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Staff from Morehead Wood Products and Rowan County Schools were part of the grant presentation by ISC Cares/Morehead Wood Products. From left are, front row: Jessica Elliott (THES), Katy Ingles (RCPC), Bridgett Taulbee (RES), Lindsey Smith (CES), Andrea Wallace (MES), Kim Spencer (CES), MES Principal Rhonda Banks; back row: Supt. John Maxey, plant manager Mike Knudson, CES principal Misty Litton, RES Principal Andrea Murray, Matt Stokes (CES), Shelby Halliday (CES), Amanda Mason (RCMS), RCMS Principal Jay Padula, kiln operator Charles Bell and office manager Miranda Jones.

“Just as ripples spread out when a single pebble is dropped into water, the actions of individuals can have far-reaching effects.”

Dalai Lama

The above quote speaks to a phenomenon known as the “ripple effect,” which can be seen in bodies of water as large as an ocean or smaller pools of water, such as what can be collected in a barrel.

The ripple effect denotes how the action of one person or one group can have far-reaching and even long-lasting effects, such as the actions of one local company, Morehead Wood Products, and its decision to support local teachers and their students through the presentation of grants.

For the past two years, Morehead Wood Products has been funding grants for classroom teachers through its program called ISCO Cares, a charitable giving program established by parent company Independent Stave Company. Since opening its Rowan County facility in August 2015, Morehead Wood Products has been dedicated to giving back to the community.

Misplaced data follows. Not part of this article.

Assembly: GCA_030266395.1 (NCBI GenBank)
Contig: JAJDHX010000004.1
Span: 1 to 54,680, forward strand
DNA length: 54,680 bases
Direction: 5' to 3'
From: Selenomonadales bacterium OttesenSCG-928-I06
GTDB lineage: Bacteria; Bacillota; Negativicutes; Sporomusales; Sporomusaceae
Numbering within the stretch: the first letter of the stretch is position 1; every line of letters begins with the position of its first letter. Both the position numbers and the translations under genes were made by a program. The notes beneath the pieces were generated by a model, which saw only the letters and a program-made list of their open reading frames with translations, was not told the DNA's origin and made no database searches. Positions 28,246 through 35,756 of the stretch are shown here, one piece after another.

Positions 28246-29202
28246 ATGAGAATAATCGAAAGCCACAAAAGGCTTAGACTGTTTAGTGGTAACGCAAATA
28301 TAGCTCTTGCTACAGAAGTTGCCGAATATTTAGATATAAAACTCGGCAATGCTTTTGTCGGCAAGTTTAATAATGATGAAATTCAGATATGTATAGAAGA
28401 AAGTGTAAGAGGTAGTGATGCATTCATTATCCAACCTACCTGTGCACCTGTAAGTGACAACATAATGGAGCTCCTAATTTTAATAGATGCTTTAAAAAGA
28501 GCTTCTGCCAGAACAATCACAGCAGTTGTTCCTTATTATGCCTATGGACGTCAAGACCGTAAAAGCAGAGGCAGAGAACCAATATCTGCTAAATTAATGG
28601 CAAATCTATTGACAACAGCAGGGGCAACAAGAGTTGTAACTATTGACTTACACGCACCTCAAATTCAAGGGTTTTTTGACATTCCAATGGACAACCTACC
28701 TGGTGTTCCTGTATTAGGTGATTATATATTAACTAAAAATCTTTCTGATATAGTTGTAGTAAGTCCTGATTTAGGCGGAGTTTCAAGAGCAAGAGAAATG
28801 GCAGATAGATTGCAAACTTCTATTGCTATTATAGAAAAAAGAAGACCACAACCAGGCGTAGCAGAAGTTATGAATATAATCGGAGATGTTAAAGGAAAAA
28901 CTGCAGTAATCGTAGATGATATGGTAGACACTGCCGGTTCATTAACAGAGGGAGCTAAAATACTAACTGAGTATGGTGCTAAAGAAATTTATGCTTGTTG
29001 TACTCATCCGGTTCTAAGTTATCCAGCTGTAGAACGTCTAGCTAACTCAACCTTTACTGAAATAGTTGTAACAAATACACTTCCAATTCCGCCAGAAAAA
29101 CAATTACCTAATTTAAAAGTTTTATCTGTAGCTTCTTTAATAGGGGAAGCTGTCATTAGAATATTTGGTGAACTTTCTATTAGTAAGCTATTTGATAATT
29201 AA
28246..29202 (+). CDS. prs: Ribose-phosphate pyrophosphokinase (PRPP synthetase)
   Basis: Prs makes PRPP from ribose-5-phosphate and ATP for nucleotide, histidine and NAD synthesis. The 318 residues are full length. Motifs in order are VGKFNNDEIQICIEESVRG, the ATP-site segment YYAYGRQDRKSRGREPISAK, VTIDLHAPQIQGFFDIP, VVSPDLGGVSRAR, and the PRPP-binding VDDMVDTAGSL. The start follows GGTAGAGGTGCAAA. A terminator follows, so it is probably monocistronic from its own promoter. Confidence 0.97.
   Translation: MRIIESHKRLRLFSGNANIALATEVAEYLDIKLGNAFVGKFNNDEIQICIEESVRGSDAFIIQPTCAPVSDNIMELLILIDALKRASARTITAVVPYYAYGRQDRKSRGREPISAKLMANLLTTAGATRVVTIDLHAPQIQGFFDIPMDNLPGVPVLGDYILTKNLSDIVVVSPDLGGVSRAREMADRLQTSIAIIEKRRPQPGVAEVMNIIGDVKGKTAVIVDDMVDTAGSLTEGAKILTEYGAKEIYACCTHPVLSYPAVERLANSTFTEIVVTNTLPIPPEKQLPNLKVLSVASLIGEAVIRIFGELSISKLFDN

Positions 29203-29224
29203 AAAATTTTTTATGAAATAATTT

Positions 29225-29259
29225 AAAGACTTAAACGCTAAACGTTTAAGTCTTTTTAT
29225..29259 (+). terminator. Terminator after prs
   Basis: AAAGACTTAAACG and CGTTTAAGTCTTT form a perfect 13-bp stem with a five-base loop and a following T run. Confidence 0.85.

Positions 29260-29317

“Morehead Wood Products is a family company,” said Miranda Jones, office manager. “We have 115 employees, many of whom have children and family members involved with the local schools. We had heard how much teachers were spending out of their own pockets to get necessary items for their classrooms. ISCO Cares/Morehead Wood Products Classroom Wish program is letting us give back to our schools and, in turn, to the students of our community.”

ISCO Cares/Morehead Wood Products Classroom Wish program offers teachers the opportunity to apply for grants to pay for items that they could not otherwise afford for their classrooms.

This year, the program funded $18,000 in classroom wishes for teachers in both Rowan and Fleming County Schools. Fourteen teachers from Rowan County Schools’ preschool, elementary schools and middle school received over $12,000 in grants from ISCO Cares/Morehead Wood Products.

The grants were presented at a luncheon on Aug. 25, at the Morehead Wood Products facility on Cranston Road outside of Morehead. On hand to present the awards were Mike Knudson, plant manager, Charles Bell, kiln operator, and Miranda Jones, officer manager. At the luncheon, teachers had an opportunity to share with other teachers how their grant money would be used.